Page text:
The sign says that the name of the street we were about to turn to was "Danish". I could understand it right away because they call me "Danezul" in the village, meaning "the Dane" in Romanian (even though I am only half Danish but "Norvegianul" is too long). They hate to pronounce "Bjorn" here (and their first take on it is "Bzhoooorn" as in "Bzhorn you look hot, do you want cock?" (see here)) and in general everyone goes by their nickname in the village.
For the locals the nicknames most often get born out of funny or unfortunate things that they did or that happened to them. For example, we have a guy whose father once stole a sausage from the butcher's shop as a kid so both his father and he are now "Cârnat", which means "sausage". Because those nicknames get passed down the generations (from father to son and from mother to daughter). So "our" kid is now "Danezul" too even though he is 100 percent Moldovan. This happened somewhat gradually, at first they started calling him "A lui Danezul" meaning "the Dane's" (as in "Whose kid is this? The Dane's.") but then they dropped "a lui" ("-'s") and he is now just "Danezul" like me. If he were a girl, he would get Helga's nickname which is "Englezoaica" (Ing-leh-zoh-ai-kah) meaning "The English woman / girl" (even though it is long and Helga is only half English but the international recognition of England's brand seems to be much higher than that of Norway's).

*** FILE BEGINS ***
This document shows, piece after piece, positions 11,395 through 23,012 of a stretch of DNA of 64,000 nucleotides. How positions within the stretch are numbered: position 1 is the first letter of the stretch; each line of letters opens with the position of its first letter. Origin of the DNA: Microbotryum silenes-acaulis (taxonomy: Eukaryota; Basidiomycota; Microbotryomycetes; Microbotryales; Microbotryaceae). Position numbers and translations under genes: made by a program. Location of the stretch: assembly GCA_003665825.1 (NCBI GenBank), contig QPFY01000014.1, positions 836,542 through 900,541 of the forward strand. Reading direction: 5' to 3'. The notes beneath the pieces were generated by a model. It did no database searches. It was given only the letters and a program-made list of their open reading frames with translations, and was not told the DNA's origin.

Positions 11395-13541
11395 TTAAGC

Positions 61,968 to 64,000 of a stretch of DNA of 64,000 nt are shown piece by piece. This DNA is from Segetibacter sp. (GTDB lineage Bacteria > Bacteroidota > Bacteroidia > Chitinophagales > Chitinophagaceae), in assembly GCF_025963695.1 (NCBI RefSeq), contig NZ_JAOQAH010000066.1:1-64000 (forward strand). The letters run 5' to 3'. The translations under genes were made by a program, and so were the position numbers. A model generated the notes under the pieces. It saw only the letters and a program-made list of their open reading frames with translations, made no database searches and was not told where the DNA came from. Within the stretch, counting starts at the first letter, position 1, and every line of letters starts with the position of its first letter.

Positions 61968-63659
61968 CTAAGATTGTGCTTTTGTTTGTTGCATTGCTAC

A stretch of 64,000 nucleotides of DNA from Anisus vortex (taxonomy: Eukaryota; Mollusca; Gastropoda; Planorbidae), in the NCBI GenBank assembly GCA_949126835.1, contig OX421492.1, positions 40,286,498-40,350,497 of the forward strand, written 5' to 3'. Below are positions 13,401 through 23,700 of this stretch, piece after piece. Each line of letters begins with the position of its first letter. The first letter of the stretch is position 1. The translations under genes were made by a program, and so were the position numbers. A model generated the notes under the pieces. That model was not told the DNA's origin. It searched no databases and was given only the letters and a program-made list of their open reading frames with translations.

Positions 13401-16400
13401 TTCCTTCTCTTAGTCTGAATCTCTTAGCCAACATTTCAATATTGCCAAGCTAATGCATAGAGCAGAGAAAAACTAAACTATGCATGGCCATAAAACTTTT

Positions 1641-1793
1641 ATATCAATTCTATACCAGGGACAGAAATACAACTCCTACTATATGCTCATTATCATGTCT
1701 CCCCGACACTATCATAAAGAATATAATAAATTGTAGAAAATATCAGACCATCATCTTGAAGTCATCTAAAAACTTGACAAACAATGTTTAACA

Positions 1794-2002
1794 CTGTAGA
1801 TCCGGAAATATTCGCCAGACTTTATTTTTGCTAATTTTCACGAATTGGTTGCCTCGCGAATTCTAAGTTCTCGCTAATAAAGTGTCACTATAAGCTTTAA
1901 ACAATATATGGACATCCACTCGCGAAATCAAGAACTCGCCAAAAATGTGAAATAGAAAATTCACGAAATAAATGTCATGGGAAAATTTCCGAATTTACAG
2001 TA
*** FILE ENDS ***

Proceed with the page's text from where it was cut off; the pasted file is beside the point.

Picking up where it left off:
So we have boring geography-based nicknames because we are new here and haven't had much luck with stealing sausages from the butcher so far. That might change in the future because once you do something more hilarious then the thing that gave you your last nickname, the nickname is likely to change to reflect that new thing.
Anyway, the Danish Street had very little Danishness about it:
But it did finally lead us to the mechanic's house and we did hire him so that was good.